African Leadership University
Globally, chronic shortage of relevant skills among young adults has, as estimated by the International Labour Organization, left more than 75 million of them out of work and as many as three times that number underemployed. According to a McKinsey Center for Government report, half of the world’s youth, (defined as 15 to 24 year olds), who have completed postsecondary education doubt that this credential has improved their chances of finding work. Yet almost 40 percent of employers attribute entry-level job vacancies to a lack of qualified applicants. The same report anticipates a global shortage of 85 million highly skilled workers by 2020. The challenge is more pronounced in Africa, with its booming youth population and its ineffective and insufficient skills-development infrastructure. In Africa, the number of youth continues to grow rapidly. From 19% of the global youth population in 2015, it is projected that this number will have increased to more than 40 percent by 2013 and will continue to rise throughout the 21st century, expected to double by 2055. The International Labour Organisation reports that working poverty rates among youth in Africa were at 70% in 2016, having increased by up to 80% in the past 25 years. To address youth employment, two fundamentals need to be in place, skill development and job creation, with special attention to the mechanisms that can connect education to employment.
African Leadership University (ALU) looks beyond delivering solid academic grounding to instill in its students the skills needed for real-world success, such as entrepreneurship, leadership, problem solving, quantitative reasoning, communication and teamwork. Students work closely with leading employers as part of their curriculum and intern for four months out of every year they attend ALU, allowing them to “hit the ground running” after graduation. Clearly, employers need to work with education providers so that students learn the skills they need to succeed. This can only be achieved through cross industry collaboration.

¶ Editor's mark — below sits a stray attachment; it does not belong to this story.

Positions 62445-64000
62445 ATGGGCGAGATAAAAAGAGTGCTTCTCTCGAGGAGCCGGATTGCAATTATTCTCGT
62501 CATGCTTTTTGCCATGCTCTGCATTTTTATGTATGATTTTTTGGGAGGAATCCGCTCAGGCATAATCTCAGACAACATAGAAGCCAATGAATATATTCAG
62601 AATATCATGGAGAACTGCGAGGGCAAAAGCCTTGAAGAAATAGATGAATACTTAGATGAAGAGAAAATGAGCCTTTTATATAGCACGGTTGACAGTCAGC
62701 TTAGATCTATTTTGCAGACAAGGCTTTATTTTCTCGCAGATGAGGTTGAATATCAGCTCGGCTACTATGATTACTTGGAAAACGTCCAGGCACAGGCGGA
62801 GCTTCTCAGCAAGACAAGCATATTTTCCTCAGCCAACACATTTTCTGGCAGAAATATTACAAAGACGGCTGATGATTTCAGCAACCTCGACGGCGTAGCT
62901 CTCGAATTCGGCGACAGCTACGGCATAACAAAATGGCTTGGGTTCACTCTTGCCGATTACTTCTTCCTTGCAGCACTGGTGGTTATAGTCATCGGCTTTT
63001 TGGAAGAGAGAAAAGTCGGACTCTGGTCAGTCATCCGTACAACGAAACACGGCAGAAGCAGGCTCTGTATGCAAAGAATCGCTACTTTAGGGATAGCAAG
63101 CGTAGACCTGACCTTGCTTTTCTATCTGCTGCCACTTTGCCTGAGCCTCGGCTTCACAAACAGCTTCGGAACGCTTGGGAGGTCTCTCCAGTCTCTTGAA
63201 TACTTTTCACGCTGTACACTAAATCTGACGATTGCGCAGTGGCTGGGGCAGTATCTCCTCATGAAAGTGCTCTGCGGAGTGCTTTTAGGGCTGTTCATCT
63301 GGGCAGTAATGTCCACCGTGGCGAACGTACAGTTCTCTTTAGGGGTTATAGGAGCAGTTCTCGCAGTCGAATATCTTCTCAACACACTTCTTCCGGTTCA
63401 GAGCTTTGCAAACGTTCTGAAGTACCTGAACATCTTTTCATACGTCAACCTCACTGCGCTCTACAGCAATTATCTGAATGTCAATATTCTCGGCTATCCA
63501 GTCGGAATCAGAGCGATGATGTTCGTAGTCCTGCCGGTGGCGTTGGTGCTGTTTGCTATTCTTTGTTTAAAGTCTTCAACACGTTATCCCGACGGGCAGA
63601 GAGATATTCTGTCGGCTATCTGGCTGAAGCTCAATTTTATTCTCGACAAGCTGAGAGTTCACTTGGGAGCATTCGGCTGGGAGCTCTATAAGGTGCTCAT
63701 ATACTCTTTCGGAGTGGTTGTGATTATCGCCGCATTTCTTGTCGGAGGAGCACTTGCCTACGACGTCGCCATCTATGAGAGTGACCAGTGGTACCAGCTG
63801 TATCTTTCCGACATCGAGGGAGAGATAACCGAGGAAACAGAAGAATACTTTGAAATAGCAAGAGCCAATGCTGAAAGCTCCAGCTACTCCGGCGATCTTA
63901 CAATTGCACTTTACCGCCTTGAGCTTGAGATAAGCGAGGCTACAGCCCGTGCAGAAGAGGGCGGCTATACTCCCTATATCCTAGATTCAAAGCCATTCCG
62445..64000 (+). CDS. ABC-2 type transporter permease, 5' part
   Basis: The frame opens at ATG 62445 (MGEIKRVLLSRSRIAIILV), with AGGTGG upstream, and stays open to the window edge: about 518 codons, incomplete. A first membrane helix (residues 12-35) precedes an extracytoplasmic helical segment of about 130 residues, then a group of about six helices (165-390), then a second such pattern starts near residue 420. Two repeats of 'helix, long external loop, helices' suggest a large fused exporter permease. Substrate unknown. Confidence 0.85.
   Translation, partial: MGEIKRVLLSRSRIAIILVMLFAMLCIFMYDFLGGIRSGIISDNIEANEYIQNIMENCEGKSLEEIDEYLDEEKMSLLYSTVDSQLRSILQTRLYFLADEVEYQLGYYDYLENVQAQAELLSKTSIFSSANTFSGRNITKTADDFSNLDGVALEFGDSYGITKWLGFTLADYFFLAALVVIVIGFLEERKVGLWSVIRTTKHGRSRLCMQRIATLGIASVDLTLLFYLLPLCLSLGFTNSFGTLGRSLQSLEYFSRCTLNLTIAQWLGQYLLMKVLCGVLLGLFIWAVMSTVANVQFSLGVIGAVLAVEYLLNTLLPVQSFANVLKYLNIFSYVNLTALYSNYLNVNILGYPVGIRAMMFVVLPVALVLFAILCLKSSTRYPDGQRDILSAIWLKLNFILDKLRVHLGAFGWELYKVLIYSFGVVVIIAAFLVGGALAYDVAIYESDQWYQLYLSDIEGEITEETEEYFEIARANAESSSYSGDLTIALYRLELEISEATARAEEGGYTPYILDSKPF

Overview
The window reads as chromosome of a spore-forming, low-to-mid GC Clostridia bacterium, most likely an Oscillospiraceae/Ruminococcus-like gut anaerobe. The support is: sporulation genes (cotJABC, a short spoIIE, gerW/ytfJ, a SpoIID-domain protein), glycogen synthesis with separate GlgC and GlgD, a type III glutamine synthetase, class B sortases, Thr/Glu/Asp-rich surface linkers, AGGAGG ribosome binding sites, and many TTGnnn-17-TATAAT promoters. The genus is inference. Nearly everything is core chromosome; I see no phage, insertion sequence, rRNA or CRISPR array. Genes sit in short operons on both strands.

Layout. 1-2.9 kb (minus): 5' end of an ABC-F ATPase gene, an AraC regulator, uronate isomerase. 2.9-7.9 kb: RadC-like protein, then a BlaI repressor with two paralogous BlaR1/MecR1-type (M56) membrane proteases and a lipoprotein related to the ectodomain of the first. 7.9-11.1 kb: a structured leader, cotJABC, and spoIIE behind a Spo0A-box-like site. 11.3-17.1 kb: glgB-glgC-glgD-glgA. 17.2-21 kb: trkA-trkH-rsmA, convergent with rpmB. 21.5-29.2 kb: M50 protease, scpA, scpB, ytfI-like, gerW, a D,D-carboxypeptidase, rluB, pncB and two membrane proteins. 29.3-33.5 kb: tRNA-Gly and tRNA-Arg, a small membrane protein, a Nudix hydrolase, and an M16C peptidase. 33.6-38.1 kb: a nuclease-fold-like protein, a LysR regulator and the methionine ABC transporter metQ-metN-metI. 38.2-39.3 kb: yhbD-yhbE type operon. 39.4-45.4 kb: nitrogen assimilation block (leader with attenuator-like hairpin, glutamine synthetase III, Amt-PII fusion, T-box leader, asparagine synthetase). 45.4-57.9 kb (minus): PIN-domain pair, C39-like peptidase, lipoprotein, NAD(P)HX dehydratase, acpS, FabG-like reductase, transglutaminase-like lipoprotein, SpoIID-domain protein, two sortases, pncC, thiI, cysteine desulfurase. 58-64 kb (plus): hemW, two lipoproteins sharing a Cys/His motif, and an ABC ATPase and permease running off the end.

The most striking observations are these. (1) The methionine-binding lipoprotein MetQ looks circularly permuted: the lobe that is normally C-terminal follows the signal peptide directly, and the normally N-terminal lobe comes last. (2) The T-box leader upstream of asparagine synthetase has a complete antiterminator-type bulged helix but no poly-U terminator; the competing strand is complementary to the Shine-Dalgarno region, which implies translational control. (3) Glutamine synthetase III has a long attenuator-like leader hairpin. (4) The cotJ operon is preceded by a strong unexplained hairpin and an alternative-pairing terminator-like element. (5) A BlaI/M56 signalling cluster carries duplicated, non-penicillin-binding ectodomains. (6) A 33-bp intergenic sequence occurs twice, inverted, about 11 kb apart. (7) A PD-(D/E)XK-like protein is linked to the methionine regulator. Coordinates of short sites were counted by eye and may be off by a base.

GOALS AND EXPECTED IMPACT
ALU’s mission is to grow a critical mass of high-caliber, entrepreneurial and ethical leaders to underwrite Africa’s transformation. It aims to close the skills gap in the African market for young graduates by providing education, skills development and training that equips young people to create their own jobs as entrepreneurs or gain employment in companies and thereby help grow the economy.
- Through this contribution, the Swiss Re Foundation will enable 150 deserving youth to attend ALU who otherwise could not afford the costs of this entrepreneurial education.
- In addition to a formal qualification be it in Mathematics, Science or Business, these students will benefit from a university degree, which is moving away from academic theory to skills. Content is designed through the input of employers across Africa who identify the skills they desire in their employees, and imbed these skills in their students.
- All ALU students undergo a rigorous leadership curriculum in their first year aimed at preparing them for the world of work. This curriculum is based on the ‘7 Meta Skills’ which research has shown are crucial for the 21st Century. These include things like Communication for Impact, Managing Complex Tasks, Critical Thinking, Quantitative Reasoning and Entrepreneurial Thinking.
- Instead of adopting the traditional lecture based approach, ALU provides an engaging powerful learning experience that puts the student at the centre, integrating deep engagement, experiential learning, peer-to-peer-learning and student ownership.
- ALU students solve "real" problems for "real" companies from day one instead of studying in a "traditional bubble" and spend four months of each year in a mandatory internship (resulting in one year of work experience by graduation).
 Mckinsey Centre for Government, 2013, Education to employment: Designing a system that works
 United Nations Department of Economic and Social Affairs, 2015, Population Facts No 2015/1
 International Labour Organisation, 2016, Promoting Jobs Protecting People